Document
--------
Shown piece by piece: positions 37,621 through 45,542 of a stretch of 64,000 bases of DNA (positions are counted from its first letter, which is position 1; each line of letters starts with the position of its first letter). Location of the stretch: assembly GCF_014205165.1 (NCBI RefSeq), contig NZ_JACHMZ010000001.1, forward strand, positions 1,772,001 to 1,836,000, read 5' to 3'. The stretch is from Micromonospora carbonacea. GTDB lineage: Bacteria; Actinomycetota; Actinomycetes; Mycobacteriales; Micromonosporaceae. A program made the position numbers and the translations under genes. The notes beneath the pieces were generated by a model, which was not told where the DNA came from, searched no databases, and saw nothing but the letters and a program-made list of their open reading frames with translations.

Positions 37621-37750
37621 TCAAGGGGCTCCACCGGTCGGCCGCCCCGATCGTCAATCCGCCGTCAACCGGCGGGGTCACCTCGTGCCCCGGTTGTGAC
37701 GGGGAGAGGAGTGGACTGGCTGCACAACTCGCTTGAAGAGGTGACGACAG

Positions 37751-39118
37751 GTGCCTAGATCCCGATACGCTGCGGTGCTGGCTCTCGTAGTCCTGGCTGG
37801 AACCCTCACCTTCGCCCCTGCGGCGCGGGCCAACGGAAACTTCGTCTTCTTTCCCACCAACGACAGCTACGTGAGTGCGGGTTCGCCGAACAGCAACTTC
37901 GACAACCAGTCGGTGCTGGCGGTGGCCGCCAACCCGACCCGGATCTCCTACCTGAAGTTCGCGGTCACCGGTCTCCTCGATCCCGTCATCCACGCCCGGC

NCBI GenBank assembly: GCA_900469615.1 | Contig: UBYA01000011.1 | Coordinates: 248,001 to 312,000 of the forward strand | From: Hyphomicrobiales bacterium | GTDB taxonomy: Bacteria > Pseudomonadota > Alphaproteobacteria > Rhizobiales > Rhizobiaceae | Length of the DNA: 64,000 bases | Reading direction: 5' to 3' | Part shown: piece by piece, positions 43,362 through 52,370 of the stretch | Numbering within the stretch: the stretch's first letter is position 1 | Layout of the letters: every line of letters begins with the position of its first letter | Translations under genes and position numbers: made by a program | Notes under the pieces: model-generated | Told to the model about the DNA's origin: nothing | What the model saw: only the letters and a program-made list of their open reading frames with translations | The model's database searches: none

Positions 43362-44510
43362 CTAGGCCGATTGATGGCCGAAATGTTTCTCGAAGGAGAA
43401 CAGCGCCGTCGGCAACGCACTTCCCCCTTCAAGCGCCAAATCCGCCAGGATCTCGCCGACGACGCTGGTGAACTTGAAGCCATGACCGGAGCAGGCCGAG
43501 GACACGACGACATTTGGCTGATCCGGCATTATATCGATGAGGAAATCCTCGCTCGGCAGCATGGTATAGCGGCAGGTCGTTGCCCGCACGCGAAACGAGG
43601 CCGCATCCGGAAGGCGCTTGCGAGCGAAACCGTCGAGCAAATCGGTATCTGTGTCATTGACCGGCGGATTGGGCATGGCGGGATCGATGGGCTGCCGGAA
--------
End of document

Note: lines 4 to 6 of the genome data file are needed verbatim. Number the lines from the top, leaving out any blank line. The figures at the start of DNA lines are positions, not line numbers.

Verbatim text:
37701 GGGGAGAGGAGTGGACTGGCTGCACAACTCGCTTGAAGAGGTGACGACAG

Positions 37751-39118
37751 GTGCCTAGATCCCGATACGCTGCGGTGCTGGCTCTCGTAGTCCTGGCTGG